Thousands travelled from all over the country to join the festivities in central London on Thursday.
Army veterans Ronny, 54, Banffy, 59, and Robert, 46, said they had travelled down from Aberdeenshire to celebrate the event.
The group said they won tickets after putting their name in a ballot to sit in the stands by Buckingham Palace.
Pointing to the palace, Ronny said: “A wee wifey that lives in that house, there, and she has had that job for 70 years and she needs a wee bit of celebration, and we highlanders are here to wish her well.”
Asked what they are most looking forward to, he indicated the lunch box they had been given, joking: “The snuff box for a start.”
“The whole event,” he then added. “It’s a historic celebration of Her Majesty.”
Emily Hurle, Lauren Stone and Amelia Jull, all 28, and Lauren Keith, 27, who moved to London from New Zealand, came to the Mall wearing tiaras and drinking cocktails.
“We’re here to celebrate the Queen, of course,” Ms Keith said.
Ms Hurle said: “I think she’s a fantastic leader and in 70 years she’s done exceedingly well.”
“Yup, she’s a legend. We love her,” Ms Stone added.
Ms Keith added: “I think the crowds today shows how people feel about her – everyone loves her, everyone’s here to celebrate her, and congrats Lizzie!”
“She’s a big deal in New Zealand as well,” Ms Jull said, adding they all watch the Queen’s Christmas speech back home and their families had asked them if they were coming today.
Asked about what they are looking forward to, Ms Hurle said: “Hoping to catch a glimpse of the Queen.”
Ms Stone joked: “Yes, seeing someone royal would be good.”
Friends Hillary Mathews, 70, from Hertfordshire, and Peter Aldam, 69, from Essex, said they met in London this morning to celebrate the “once in a lifetime event” as they waved flags on The Mall.
Ms Mathews said: “It’s just fantastic. She has just been so remarkable, the Queen.
“She has done an amazing job, absolutely – who would want to do that that for 70 years? Just magnificent,” she added.
Speaking about the parade, Ms Mathews said: “Being 5ft 1in, I don’t suppose I’ll see much, but it’s just being here with the crowds, and we’ll see the flypast from here, so that will be good.
“It’s just lovely to be somewhere where there are nice people.
“Everybody has got the same mission – all the horrors that’s been going on in the world and in England at the moment are put behind us for a day, and we can just enjoy really celebrating the Queen.”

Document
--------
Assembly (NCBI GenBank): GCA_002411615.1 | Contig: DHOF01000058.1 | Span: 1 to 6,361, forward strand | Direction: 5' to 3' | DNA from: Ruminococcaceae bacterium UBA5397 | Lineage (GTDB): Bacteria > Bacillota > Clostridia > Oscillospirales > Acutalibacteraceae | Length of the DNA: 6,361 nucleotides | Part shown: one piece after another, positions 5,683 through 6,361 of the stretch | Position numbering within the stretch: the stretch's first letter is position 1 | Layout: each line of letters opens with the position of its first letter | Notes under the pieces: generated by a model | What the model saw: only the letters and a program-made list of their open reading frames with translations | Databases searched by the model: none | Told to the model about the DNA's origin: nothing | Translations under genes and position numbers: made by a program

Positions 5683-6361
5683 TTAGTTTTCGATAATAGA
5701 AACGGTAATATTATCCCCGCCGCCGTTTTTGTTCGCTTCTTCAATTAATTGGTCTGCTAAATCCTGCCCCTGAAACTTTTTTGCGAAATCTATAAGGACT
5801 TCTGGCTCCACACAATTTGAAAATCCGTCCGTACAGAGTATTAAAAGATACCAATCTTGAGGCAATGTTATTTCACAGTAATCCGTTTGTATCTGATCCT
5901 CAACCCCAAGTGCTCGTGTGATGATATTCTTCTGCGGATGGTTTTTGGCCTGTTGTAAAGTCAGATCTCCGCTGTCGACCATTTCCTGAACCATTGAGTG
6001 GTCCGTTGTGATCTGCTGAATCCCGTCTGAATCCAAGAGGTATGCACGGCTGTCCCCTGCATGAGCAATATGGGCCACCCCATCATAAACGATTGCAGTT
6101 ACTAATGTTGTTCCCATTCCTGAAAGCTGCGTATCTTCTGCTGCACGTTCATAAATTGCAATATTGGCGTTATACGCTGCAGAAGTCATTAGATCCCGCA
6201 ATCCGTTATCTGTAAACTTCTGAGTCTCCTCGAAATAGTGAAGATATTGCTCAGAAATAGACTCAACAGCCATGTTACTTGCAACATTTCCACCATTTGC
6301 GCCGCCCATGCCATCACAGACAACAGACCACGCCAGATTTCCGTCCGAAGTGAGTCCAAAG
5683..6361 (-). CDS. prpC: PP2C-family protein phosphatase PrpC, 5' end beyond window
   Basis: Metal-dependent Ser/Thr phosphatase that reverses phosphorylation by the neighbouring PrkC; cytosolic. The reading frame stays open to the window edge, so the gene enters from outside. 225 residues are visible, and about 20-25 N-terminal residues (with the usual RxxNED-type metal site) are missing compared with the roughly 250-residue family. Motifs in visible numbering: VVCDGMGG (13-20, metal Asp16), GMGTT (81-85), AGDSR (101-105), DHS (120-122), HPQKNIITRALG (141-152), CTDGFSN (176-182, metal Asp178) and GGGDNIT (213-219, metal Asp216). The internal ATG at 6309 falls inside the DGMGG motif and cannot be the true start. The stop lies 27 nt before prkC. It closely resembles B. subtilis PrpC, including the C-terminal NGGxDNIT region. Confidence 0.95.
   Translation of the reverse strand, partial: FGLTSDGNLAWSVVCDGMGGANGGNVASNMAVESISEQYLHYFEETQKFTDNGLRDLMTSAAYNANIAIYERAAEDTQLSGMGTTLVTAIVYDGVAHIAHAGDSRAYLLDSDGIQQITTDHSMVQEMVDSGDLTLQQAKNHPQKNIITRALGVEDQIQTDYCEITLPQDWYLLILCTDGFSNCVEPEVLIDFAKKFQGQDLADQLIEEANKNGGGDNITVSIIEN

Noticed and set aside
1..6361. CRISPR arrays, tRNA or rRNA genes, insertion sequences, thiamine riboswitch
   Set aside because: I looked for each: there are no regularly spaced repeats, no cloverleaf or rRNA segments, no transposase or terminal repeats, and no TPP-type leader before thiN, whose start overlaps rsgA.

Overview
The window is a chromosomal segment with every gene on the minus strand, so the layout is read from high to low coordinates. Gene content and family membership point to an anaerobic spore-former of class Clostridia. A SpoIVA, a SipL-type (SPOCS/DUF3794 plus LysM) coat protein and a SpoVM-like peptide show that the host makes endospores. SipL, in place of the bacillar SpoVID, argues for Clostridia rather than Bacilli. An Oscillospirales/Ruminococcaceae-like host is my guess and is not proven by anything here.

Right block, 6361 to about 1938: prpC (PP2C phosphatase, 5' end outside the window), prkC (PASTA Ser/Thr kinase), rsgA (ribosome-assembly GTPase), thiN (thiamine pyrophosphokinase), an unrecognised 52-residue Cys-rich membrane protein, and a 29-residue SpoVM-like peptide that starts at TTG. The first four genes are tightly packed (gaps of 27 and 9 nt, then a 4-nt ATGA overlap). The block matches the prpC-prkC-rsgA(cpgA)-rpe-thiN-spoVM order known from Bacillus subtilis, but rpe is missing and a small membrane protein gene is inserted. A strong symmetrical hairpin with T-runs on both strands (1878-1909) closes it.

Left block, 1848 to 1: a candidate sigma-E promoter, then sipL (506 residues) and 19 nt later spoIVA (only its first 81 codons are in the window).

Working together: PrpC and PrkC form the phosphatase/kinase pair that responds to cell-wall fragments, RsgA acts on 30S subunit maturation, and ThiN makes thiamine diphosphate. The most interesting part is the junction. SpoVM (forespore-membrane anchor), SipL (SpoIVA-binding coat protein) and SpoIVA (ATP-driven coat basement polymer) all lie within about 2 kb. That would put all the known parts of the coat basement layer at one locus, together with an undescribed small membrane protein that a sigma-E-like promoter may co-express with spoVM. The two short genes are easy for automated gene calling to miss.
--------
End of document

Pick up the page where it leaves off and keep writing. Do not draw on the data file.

Talking about the sunny weather, she said: “I was here for Princess Diana’s funeral, it was the same day just a long time ago – but a happier day today.”
Mr Aldam added of the monarch: “I’ve always known her. All my lifetime, she’s been there and it’s just a sign of respect, really.”
Jonathan and Claire Taylor, from Northampton, also joined the crowds with their daughter Aurelia, eight, decked out in Union flag merchandise.
Aurelia said: “I just really to see the Jubilee. I wanted to see it because it’s a really special Jubilee.”
Ms Taylor added: “We’re never going to see a jubilee of this – 70 years – ever in our lifetime or our child’s lifetime probably, so we thought, we’ve just got to be there.”
Speaking about the Queen, Ms Taylor said: “She’s a really amazing figurehead.
“Whether you like the royal family or not she’s an incredible woman and a great role model for women and for our girls.”
Aurelia said: “She’s made lots of amazing changes and made the world a better place.”
The eight-year-old added that she would like to ask her what it’s like to be the Queen, and what her corgis’ names are.
Brian Hobe, 36, a member of the first battalion Irish Guards who was selling programmes to the crowd, said: “I volunteered today. I wasn’t originally meant to be on but this was a once in a lifetime opportunity.”
He went on to say the “atmosphere is good”, adding that the crowd are “enjoying themselves”.
“They’re shouting, screaming, waving their flags, it’s just multi-cultural, multi-national. It’s just been a good day.”
Gill Essom, 75, from Portland, and Joan Barton, 75, from Barton-on-Humber, said they were “very excited” to win tickets to sit in the stands by the palace.
The pair said they have been friends for 57 years since they met as nurses in the Royal Navy when they were 18.
“We feel very privileged,” Ms Barton said.
“Immensely proud, because we remember the coronation 69 years ago,” Ms Essom added.
Speaking about the Queen, Ms Barton added: “She’s absolutely amazing. She has reigned for so long and so well. She is an icon.”
“She has done an amazing job for the county,” Ms Essom added.